Several newspaper reports in recent weeks have documented the spread of the Mara Salvatrucha criminal organization to places such as Calgary, Canada, and Maui, Hawaii. The media reports often carry sinister headlines ("Feared Gang Hits Calgary") or, as in Maui, note that suspects are "part of a Hispanic gang known for violence." With immigration reform a hot topic in the U.S. Congress — and anti-immigration sentiment high on both sides of the U.S.-Canadian border — such news pieces are particularly provocative. The face of organized crime in the United States is indeed changing, but what is occurring now with the Mara Salvatrucha is not a new phenomenon but rather part of an identifiable cycle in the realm of criminal groups.
Since the 1800s, the impoverished inner cities of the United States have been fertile breeding grounds for tough, violent criminal gangs. Latin "maras" (the word "mara" is Spanish for "gang") are merely the latest in a long line of immigrant gangs — including Irish, Chinese, Jewish, Italian and, more recently, Vietnamese and Russian — to spring up in American slums. It is important to understand that the widely discussed Mara Salvatrucha (MS-13) is a product of this American gang culture and not, as it is sometimes portrayed, a Central American export. Though most street gangs eventually fade into obscurity, some are able to mature over time into sophisticated organized crime syndicates — entities with a much longer lifespan and a greater reach than average gangs. These organized crime syndicates can become powerful and dangerous, especially if they are not aggressively checked by law enforcement. MS-13 appears to be making the transition, at this point, from a loosely organized gang to a highly organized crime syndicate.
The Origins of MS-13
MS-13 was spawned during the 1980s in the gang-dominated Pico Union neighborhood of Los Angeles. During El Salvador's civil war, hundreds of thousands of Salvadorans (approximately one-fifth of the country's population) sought refuge in the United States. Since the end of the war, even more Salvadorans have come to the United States to escape the poverty of their home country: Of the 1 million Salvadorans estimated to be living in the United States today, 90 percent arrived after 1979. The vast majority of these immigrants have been poor, and those who settled in places like Pico Union often were hustled, extorted and abused by both the average members of the many other ethnic groups living there and by the local gangs. In response, some Central American immigrants formed gangs of their own. The most notable of these groups were MS-13 and the 18th Street gang (Calle 18). Over the past two decades, MS-13 "cliques," as the gangs are called, have cropped up in nearly every U.S. city that has a large Hispanic population: It is estimated that 8,000 to 10,000 hard-core MS-13 members now live in the United States. Although it was formed in the United States, MS-13 and the American gang culture now have spread from the United States back to El Salvador and to other Central American states, as gang members return voluntarily or are deported to their home countries following arrests. This contributes to geographic swathes of criminal activity and to national and regional instability in Central America, where law enforcement's inability to control these groups amplifies the threat they pose. A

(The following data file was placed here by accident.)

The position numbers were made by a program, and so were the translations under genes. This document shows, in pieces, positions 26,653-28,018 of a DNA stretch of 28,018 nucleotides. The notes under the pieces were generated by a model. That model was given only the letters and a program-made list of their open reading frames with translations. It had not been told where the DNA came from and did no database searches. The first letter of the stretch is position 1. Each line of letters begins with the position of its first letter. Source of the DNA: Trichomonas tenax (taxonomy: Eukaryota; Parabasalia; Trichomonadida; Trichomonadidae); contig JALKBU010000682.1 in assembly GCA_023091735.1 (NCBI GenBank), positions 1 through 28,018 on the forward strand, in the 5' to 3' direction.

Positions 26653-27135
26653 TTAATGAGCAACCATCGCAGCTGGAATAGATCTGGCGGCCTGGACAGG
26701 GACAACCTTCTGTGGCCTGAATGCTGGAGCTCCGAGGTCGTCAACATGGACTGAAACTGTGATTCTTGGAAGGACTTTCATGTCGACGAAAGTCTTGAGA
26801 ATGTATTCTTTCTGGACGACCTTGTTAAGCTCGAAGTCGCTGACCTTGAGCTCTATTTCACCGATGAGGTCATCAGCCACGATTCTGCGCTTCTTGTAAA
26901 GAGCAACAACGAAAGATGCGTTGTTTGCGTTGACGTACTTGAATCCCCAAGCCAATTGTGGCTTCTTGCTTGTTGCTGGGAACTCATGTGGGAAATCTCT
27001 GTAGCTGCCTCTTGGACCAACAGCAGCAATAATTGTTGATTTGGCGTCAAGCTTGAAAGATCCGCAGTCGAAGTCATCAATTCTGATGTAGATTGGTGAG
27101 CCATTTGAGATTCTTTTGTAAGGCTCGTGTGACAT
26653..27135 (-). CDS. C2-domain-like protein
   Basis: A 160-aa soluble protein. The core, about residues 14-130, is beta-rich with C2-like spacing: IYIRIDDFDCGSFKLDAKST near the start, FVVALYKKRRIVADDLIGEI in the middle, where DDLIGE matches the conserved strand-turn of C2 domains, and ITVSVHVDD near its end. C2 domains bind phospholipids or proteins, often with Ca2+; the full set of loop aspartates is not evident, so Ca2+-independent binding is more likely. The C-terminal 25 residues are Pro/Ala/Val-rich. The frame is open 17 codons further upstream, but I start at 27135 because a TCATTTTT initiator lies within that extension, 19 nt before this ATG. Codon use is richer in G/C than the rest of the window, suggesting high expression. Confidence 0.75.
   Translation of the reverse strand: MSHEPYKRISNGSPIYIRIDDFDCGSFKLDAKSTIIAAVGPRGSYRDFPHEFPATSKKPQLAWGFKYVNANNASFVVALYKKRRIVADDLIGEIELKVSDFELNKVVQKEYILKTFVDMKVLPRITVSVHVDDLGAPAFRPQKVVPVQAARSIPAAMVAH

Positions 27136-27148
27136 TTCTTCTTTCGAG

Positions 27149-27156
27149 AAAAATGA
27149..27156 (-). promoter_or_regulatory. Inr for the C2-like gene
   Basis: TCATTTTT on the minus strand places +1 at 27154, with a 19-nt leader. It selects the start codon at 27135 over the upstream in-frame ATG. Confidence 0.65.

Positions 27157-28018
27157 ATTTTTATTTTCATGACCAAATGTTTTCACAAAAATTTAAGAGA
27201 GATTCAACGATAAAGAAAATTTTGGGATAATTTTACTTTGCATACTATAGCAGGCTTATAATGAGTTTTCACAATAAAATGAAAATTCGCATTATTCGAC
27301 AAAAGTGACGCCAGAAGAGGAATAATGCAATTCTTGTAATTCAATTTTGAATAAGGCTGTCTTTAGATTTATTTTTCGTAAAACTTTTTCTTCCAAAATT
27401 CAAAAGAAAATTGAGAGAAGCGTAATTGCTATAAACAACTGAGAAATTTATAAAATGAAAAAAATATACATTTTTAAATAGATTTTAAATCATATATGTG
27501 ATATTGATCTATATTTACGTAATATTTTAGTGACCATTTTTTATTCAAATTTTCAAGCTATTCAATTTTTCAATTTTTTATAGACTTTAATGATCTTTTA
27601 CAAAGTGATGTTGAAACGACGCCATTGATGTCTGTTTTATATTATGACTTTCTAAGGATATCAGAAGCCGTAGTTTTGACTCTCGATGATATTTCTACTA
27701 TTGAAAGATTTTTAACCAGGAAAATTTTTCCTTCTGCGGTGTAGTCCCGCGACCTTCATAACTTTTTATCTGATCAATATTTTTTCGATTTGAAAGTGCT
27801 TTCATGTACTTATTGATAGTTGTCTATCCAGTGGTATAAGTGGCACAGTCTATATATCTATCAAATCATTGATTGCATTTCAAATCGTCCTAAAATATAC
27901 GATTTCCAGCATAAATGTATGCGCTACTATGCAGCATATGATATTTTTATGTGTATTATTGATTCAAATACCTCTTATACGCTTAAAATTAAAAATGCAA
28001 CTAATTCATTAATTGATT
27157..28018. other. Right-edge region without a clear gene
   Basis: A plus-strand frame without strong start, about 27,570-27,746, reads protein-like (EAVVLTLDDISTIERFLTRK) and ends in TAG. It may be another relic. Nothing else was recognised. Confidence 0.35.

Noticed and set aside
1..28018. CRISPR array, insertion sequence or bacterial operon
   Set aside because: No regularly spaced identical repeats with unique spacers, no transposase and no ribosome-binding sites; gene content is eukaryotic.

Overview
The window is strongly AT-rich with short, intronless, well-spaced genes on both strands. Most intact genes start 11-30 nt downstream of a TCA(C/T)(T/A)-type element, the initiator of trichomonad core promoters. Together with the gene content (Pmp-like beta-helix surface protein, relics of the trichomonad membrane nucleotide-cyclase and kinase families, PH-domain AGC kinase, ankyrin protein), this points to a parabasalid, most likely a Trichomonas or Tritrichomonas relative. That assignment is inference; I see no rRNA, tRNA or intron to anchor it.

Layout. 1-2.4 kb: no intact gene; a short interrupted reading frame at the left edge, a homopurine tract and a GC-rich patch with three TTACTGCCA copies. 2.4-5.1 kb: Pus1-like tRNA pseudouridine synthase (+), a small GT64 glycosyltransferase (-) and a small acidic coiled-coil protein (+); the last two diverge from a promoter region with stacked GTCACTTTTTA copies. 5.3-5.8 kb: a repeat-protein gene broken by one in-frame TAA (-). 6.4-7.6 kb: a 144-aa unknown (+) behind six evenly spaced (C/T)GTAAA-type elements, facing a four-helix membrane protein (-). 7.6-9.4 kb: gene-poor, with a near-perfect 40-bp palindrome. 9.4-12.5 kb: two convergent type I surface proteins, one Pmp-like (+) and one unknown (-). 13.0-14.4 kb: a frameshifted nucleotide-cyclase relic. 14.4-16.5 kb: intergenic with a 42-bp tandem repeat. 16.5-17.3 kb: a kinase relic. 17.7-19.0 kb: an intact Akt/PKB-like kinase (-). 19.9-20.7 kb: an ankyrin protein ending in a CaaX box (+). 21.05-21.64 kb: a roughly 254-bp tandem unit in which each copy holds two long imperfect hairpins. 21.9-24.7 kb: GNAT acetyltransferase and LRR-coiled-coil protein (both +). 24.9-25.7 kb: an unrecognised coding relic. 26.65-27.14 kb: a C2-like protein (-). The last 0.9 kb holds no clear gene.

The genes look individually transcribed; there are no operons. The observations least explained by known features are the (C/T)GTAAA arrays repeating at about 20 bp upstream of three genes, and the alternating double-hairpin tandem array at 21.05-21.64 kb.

The history of MS-13 is very similar to that of the gangs that developed in the United States near the turn of the 20th century. The Italian and Jewish kids who were picked on by Irish street gangs such as the Whyos and the Dead Rabbits, for example, formed their own gangs, including the well-known Five Points Gang and its rival, the Monk Eastman Gang. The Five Points Gang, which took its name from its home turf in Manhattan's 6th Ward (near today's Columbus Park), became known for violent, brutal behavior: One battle in 1903 against the Monk Eastman Gang involved more than 50 gunmen on each side and reportedly was so intense that police kept clear until it was over.